What is a Benzodiazepine? Benzodiazepines are a prescription drug sedative used to treat a variety of conditions. They are classified as Schedule IV in the Controlled Substances Act. Some of the conditions that Benzodiazepine can treat include: Insomnia Anxiety Seizures Muscle tension Panic disorders When used as prescribed under the supervision of a medical professional, Benzodiazepines can be very useful in the treatment of these disorders. Many people are able to live healthy, happy lives while taking Benzodiazepines to curb the symptoms of their various conditions. However, because of the addictive nature of Benzodia...
Source: Cliffside Malibu - Category: Addiction Authors: Tags: Uncategorized benzo benzodiazepines prescription drug abuse prescription drug addiction prescription drug use prescription pills Source Type: blogs
With all the news media accounts and reports from governmental health organizations about the opioid epidemic, including the 70,237 drug overdose deaths in 2017, a newly emerging threat is gaining attention: use and misuse of benzodiazepines, opioid drugs and Z-drugs. Specifically, combining these three drugs can create a deadly combination that snuffs out lives. Benzodiazepine Overdose Deaths on the Rise Benzodiazepines, a class of sedative narcotic drugs including Xanax and Valium used to treat anxiety, insomnia and other disorders and classified as Schedule IV under the Controlled Substances Act by the Drug Enforcement ...
Source: Psych Central - Category: Psychiatry Authors: Tags: Addictions Substance Abuse Suicide Source Type: news
What is Fentanyl? According to the National Institute on Drug Abuse, Fentanyl is a powerful synthetic opioid analgesic that is similar to morphine, but is 50 to 100 times more potent. It is a schedule II prescription drug, and it is typically used to treat patients with severe pain, for side effects surrounding aggressive cancer treatments or to manage pain after major surgery. It can be administered as an injection, a transdermal patch or as a lozenge. Under the medical supervision of a professional, there is little risk for addiction. However, that is not to be overlooked, as any exposure to Fentanyl at all will run the ...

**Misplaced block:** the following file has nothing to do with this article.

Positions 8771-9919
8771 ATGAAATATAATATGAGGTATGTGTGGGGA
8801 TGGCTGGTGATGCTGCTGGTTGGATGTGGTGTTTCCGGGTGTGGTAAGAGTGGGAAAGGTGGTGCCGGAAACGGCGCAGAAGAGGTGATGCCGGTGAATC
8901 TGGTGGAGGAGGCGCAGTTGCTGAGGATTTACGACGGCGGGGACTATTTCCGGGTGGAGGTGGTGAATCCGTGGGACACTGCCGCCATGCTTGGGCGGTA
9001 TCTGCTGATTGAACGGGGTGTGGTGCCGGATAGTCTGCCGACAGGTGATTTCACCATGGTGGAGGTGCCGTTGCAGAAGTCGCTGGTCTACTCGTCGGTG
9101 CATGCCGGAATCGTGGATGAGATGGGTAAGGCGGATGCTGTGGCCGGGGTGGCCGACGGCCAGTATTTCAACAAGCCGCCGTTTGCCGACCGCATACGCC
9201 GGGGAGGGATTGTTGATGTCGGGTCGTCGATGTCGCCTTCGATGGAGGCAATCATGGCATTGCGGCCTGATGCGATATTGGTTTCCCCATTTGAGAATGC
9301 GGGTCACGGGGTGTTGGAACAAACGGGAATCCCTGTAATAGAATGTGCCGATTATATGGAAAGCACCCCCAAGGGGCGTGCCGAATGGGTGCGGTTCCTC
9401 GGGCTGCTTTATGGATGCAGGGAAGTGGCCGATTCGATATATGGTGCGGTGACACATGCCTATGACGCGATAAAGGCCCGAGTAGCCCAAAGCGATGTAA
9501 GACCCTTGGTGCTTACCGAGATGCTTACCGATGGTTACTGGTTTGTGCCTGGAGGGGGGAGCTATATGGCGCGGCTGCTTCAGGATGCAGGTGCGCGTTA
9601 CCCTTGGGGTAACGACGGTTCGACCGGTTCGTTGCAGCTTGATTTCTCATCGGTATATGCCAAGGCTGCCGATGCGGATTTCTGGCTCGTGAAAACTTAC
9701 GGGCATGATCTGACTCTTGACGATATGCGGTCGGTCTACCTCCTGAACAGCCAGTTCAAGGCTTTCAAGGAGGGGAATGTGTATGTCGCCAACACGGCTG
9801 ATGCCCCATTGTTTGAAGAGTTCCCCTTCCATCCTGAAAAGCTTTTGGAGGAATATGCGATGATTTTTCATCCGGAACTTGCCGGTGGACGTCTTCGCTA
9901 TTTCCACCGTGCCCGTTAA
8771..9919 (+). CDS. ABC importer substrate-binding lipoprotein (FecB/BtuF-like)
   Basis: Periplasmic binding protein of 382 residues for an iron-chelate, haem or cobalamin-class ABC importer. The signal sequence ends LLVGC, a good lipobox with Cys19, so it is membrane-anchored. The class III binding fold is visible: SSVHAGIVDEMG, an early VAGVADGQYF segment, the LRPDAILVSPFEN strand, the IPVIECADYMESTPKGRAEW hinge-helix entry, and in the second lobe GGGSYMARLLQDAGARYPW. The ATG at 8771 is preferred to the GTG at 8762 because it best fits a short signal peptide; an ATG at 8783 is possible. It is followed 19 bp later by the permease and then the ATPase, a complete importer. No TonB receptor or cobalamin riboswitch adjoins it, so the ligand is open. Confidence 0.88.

Source: Cliffside Malibu - Category: Addiction Authors: Tags: Addiction Addiction Recovery Addiction to Pharmaceuticals Detox Resources for Alcohol and Drugs/Opiates Drug Rehab Information Drug Treatment Heroin Medical Substance Abuse Synthetic drug abuse drug abuse epidemic fentanyl opioid Source Type: blogs
As an athlete, I think regularly about the potential health benefits of exercise for my patients. Every week, I treat patients hospitalized at Brigham and Women’s Hospital with significant medical problems that are a direct result of severe addiction, ranging from seizures and strokes to heart valve and joint infections. I also care for outpatients at the Brigham and Women’s Faulkner Hospital Addiction Recovery Program. In both settings, I provide medication-assisted treatment (MAT) such as buprenorphine-naloxone for opioid use disorder, and extended-release naltrexone for both alcohol use disorder and opioid u...
Source: Harvard Health Blog - Category: Consumer Health News Authors: Tags: Addiction Exercise and Fitness Health Source Type: blogs
“It is borderline genocide,” said DeLuca, 37. “You are allowing [chronic pain patients] to go home and essentially suffer until they kill themselves.” Last year, Lauren DeLuca went to the emergency room in the middle of the night, violently ill and in pain with a pancreatic attack. Despite the fact that she was passing out and vomiting profusely, DeLuca said that she received little help. “I was essentially turned away,” she told The Fix. “Everywhere [I went] I was being accused of lying, accused of making it up.” Over the next three weeks, DeLuca lost 20 pounds, unable to ea...
Source: World of Psychology - Category: Psychiatry & Psychology Authors: Tags: Disorders Health-related Medications Publishers Substance Abuse The Fix Chronic Pain opioid addiction Opioids Source Type: blogs
Alcohol content measuring wristbands, smart lighters, nicotine tracking wearables, stop smoking apps, virtual reality therapies, automated messaging platforms are the newest elements in the arsenal of digital health technologies supporting everyone in the fight against addiction to cigarettes, alcohol or drugs. Addiction and dependency ruins lives Once you become addicted, it sticks with you for a long time, if not for life. It doesn’t matter whether it’s about cigarettes, alcohol, medication, drugs, gambling, sex, etc., any of these substances or phenomena could cause you strong dependency and might impact you...
Source: The Medical Futurist - Category: Information Technology Authors: Tags: Future of Medicine Future of Pharma Medical Professionals Patients Researchers alcohol cigarette digital health drugs health technology Innovation medication opioid opioid crisis smartphone smartphone apps smoking virtual Source Type: blogs